Wednesday, December 15, 2010
Dali for the Masses
We picked our way to the rear of the main entrance and sure enough, the first sculpture, "Woman Aflame" was literally being scaled by a snotty-nosed five-year-old while her mother negligently sampled Godiva truffles a few feet away. Mr. Dali, I'm sure, was rolling over in his mausoleum. We were appropriately aghast. Eventually, the woman called off her little beast and we were able to view the sculpture without its added appendage. It, actually, was fairly interesting. Not that I know a ton about art (obviously), but the motion of the figure was captivating and the angle of her back, the blank expression on her face, and the empty drawers protruding from her body made me, somehow, feel her tragic desperation. I decided to take a walk around the sculpture. Yeah . . . not so much. I tried from every angle to get a view of the sculpture from more than two feet away and was cut off within thirty seconds by one oblivious shopper or another. Truly, after a few minutes of trying to genuinely appreciate this DALI, I was so frustrated that I didn't care anymore. Hiatt folded her arms and gestured toward a large brass sculpture of one of his famous melting clocks. A woman with a stroller and seventeen shopping bags was literally moving the red rope around it to accommodate her girth. No attention was paid to the piece of art above her. She was too busy sipping her latte and looking for the Coach store. Wow. Just . . . wow.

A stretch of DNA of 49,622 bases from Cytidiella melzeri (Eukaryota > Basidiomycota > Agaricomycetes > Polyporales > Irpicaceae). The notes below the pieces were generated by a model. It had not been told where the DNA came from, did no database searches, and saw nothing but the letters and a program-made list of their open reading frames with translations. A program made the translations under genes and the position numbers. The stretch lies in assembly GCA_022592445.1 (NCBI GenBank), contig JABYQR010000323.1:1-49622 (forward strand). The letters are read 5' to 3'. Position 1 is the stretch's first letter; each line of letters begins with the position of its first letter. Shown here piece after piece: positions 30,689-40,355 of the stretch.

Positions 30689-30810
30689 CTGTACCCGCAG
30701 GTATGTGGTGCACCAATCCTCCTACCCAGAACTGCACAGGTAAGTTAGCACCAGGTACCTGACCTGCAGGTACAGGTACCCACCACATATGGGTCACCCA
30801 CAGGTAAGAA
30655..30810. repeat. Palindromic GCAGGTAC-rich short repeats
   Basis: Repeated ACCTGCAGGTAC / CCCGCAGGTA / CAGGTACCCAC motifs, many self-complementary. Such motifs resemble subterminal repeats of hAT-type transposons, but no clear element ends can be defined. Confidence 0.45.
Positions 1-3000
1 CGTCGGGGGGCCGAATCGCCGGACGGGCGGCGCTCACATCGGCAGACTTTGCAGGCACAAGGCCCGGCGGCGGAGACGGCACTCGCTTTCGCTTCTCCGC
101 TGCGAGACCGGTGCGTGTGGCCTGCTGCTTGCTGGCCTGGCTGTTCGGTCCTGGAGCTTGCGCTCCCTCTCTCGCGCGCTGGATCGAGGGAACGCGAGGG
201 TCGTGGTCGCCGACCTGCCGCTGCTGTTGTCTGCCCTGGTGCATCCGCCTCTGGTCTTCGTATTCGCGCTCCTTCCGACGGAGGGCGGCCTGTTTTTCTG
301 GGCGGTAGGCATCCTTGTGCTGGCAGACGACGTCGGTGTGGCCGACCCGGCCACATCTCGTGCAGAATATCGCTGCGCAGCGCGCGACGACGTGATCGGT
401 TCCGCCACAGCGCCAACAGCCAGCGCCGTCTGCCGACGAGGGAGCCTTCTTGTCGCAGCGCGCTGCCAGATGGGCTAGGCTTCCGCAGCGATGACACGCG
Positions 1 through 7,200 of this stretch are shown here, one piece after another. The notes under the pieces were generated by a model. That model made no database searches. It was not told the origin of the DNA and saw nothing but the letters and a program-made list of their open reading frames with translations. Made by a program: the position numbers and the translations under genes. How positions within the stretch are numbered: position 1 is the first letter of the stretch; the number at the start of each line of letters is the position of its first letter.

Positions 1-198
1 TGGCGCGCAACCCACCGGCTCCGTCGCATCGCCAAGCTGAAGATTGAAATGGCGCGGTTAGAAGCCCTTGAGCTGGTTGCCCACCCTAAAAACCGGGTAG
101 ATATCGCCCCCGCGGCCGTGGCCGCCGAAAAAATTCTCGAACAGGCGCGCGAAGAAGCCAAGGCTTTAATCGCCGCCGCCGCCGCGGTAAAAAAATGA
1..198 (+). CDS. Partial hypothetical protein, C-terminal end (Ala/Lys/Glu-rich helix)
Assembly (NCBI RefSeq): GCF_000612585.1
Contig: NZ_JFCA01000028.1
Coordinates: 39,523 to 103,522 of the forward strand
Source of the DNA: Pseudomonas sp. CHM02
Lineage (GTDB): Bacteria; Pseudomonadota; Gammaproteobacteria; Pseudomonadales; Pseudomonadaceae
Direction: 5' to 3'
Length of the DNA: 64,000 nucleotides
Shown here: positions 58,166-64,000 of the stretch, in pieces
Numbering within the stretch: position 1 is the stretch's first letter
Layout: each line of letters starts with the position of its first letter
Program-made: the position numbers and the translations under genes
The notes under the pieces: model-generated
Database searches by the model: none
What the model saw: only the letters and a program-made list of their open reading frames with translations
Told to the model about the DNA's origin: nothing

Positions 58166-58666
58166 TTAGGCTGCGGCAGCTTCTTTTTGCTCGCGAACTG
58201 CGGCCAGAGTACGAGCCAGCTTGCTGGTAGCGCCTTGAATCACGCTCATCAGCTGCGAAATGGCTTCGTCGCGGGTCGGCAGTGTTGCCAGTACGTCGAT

As Hiatt and I diligently perused the remainder of the pieces throughout the mall, I wondered how many other of these sculptures had been made from the same cast. Somehow, that made it a little less special that there were other "Women Aflame" (potentially in other shopping malls throughout the world). Not that I thought a first-grader should have permission to climb on the one in New York, but I realized that, perhaps, this exhibit was a little more appropriate to its surroundings than I thought. I looked across the crowd into the Prada and spotted a purple patent leather bag. Now, THAT'S art, I thought. Hmm . . . Maybe that was the point of the whole lost-wax casting thing. How many of these people would ever go to the Vatican Museum in Florence (like me!) and see Dali's "The Trinity"? Probably not many. How many could afford that fabulous Prada yumminess in the window? Definitely not me. I'm guessing these sculptures weren't as pricey as the one-of-a-kind paintings done by Mr. Dali's own hand, so how different were they than a really good Prada knock-off? (Yes, I get that he approved the mold and I'm assuming Miuccia Prada did not approve the knock-offs, but bear with me, here.) Essentially, the folks at the Time Warner Center had brought Dali to the masses. Surrealist art in a shopping mall. Art: everywhere. Will the sculptures make your shopping experience a little more interesting? Yes. Will the people that have been living under a rock and have not seen the melting clocks potentially stop and ponder the brilliance of the concept? Sure. Do the crowded pretentious shopping mall and the kind-of-but-not-really-Dali sculptures deserve one another? Probably.